Similar to a portable record player, if you purchase an automatic record player (like the Audio Technica AT-LP60X), it’s going to require very little setup and likely no need to adjust the tracking force for your cartridge. However, if you purchase a manual record player (like the Pro-Ject Debut Carbon DC, for example), then you’re going to need to set up the turntable correctly (such as installing the drive belt, setting the tracking force, etc). And if you do it incorrectly, well, then that could certainly be the culprit of your vinyl record skipping woes.
How to Fix It: Make sure the setup is correct, especially when it comes to the tracking force. If you have a brand new turntable, make sure you set the tracking force according to the instructions. If you just purchased and installed a new cartridge on your older turntable, make sure you set the tracking force according to the instructions listed on the box of your cartridge.
Setting the tracking force improperly can cause the stylus to inaccurately track the groove record. This can negatively impact the sound of you hear coming out of your speakers—and even cause your record to skip occasionally while playing. For more information on setting up your turntable properly (including setting the tracking force), check out my video below:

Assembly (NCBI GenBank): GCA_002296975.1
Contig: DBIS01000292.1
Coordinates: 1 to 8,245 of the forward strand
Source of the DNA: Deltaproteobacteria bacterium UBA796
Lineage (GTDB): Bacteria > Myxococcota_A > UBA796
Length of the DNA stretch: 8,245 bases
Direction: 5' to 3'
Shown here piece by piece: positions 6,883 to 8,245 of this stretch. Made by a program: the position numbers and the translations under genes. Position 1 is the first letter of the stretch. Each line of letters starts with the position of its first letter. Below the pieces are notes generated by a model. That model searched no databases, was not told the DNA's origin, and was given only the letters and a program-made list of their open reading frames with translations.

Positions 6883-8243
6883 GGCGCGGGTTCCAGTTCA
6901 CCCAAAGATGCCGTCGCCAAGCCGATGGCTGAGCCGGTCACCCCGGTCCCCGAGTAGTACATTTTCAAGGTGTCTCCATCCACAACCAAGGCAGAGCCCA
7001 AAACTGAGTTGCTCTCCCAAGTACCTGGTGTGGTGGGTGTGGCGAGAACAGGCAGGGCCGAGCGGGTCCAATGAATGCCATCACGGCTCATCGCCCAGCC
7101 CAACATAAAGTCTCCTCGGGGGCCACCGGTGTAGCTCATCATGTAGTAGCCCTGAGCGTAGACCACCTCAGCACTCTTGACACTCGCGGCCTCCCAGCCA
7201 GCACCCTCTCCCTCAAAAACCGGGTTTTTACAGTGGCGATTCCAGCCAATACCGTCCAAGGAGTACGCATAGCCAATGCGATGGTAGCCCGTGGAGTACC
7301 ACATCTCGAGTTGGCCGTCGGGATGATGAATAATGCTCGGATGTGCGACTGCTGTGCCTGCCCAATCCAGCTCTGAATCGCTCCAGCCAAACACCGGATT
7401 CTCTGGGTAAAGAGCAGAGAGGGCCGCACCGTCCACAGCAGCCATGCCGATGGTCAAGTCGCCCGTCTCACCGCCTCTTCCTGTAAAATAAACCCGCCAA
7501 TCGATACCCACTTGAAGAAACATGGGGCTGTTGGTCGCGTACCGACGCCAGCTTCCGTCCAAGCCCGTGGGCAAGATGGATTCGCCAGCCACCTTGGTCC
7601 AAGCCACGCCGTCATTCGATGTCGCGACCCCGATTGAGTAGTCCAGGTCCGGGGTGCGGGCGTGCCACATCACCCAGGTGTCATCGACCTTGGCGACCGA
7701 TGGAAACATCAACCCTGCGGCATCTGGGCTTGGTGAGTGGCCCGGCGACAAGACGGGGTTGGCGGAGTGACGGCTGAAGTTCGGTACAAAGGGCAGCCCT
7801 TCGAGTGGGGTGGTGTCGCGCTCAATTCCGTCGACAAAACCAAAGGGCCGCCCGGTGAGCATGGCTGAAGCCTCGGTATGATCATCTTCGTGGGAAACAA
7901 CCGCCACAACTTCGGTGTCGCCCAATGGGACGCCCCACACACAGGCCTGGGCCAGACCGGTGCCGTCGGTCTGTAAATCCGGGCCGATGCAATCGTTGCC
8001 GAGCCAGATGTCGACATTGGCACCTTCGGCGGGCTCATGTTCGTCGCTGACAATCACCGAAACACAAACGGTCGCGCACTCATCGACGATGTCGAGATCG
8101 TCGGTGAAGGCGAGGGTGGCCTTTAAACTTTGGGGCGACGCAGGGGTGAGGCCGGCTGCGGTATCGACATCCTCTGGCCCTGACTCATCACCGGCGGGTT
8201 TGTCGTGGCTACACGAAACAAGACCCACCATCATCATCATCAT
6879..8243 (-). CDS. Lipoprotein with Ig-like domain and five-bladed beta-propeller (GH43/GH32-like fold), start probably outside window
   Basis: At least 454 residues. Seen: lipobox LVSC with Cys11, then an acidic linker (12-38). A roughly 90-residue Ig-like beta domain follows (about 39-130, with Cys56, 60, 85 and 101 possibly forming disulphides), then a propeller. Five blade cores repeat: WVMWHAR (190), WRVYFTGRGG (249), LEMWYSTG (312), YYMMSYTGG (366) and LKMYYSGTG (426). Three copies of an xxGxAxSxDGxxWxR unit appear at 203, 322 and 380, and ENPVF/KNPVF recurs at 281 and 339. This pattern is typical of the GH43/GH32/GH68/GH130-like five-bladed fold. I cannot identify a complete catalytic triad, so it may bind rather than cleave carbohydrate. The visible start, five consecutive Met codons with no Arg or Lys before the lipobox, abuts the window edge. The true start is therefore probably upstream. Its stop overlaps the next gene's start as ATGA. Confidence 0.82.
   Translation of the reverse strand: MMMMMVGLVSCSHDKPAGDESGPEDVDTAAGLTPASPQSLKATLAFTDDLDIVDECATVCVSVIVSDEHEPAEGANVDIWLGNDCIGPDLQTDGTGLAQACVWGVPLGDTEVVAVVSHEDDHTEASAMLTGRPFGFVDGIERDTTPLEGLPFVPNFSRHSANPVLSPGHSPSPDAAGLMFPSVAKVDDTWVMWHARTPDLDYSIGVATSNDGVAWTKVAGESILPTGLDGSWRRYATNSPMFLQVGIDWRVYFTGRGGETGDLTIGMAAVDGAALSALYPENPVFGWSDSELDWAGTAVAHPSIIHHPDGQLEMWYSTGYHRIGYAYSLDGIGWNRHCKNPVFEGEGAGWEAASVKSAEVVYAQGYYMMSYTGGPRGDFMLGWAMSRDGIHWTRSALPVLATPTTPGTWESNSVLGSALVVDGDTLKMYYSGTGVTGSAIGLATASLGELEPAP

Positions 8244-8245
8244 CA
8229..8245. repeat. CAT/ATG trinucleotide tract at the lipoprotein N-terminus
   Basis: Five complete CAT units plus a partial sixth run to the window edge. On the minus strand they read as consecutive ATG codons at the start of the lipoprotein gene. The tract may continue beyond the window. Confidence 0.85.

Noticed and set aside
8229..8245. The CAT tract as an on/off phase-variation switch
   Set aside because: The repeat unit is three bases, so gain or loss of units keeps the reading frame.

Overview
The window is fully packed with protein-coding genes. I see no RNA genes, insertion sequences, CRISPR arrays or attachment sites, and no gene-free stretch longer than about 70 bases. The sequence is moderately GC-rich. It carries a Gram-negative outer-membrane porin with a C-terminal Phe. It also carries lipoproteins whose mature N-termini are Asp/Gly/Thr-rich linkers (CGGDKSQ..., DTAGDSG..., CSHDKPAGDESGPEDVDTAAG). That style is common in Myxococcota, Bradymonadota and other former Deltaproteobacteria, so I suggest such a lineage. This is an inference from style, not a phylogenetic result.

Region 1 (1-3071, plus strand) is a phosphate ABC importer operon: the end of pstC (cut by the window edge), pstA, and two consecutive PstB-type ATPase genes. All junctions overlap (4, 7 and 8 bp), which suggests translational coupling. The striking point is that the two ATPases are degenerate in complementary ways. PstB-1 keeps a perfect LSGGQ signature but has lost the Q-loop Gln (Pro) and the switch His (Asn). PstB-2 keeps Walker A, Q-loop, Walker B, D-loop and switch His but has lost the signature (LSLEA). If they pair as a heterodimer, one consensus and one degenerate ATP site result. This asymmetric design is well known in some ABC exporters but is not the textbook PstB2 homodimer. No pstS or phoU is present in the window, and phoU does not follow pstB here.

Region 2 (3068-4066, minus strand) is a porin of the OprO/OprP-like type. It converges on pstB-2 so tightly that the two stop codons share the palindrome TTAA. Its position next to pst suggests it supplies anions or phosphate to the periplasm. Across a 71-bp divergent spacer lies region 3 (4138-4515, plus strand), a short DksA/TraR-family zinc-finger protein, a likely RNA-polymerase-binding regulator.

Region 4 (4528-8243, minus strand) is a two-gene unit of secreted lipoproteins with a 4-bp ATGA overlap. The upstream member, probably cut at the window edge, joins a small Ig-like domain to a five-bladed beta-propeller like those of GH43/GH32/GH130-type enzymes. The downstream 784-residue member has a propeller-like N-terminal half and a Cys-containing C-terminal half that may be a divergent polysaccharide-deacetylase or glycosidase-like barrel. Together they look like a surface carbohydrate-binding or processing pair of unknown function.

Problem 4: Vibrations and Footfall Traffic
Turntables are immensely sensitive to vibrations, which is why in a lot of the marketing you see for turntables, they talk about having the plinth being made out of a sturdy material, or the feet being “vibration dampening” feet.
All of that marketing speak is fine, but you can do one very basic thing to prevent your records from skipping: make sure you limit lots of movement and footfall traffic around your turntable.
How to Fix It: First, you want to put your record player on an extremely sturdy surface. No wobbly or misaligned tables here—you want a rock solid surface.
The second thing I recommend is to not put your record player on the same surface as your speakers. Depending on the quality of your record player (or how loudly you play bass-heavy music, the vibrations of which could affect the tracking of your tonearm), I think you’re just asking for trouble.
Lastly, be sure to limit the footfall traffic around your turntable. “Footfall traffic” is really just a fancy way of saying people (or animals) running or jumping around your record player while it’s playing. Remember, turntables are sensitive to vibrations, and vibrations can affect the quality of the sound you hear through your speakers. Vibrations can also increase the likelihood that your record player will skip, as well.
So when your record player is spinning, try to eliminate animals and kids from running around the room. You’ll thank me later.
Wrapping It Up
So that’s about it—hopefully you now feel a bit more comfortable answering the initial question of “why is my new vinyl skipping.” The bad news is that there’s no 100%, concrete answer to your problem. However, the good news is that there are a litany of fixes for your issue, and if you make just one or two small adjustments, it’ll go a long way to preventing your new vinyl records from skipping.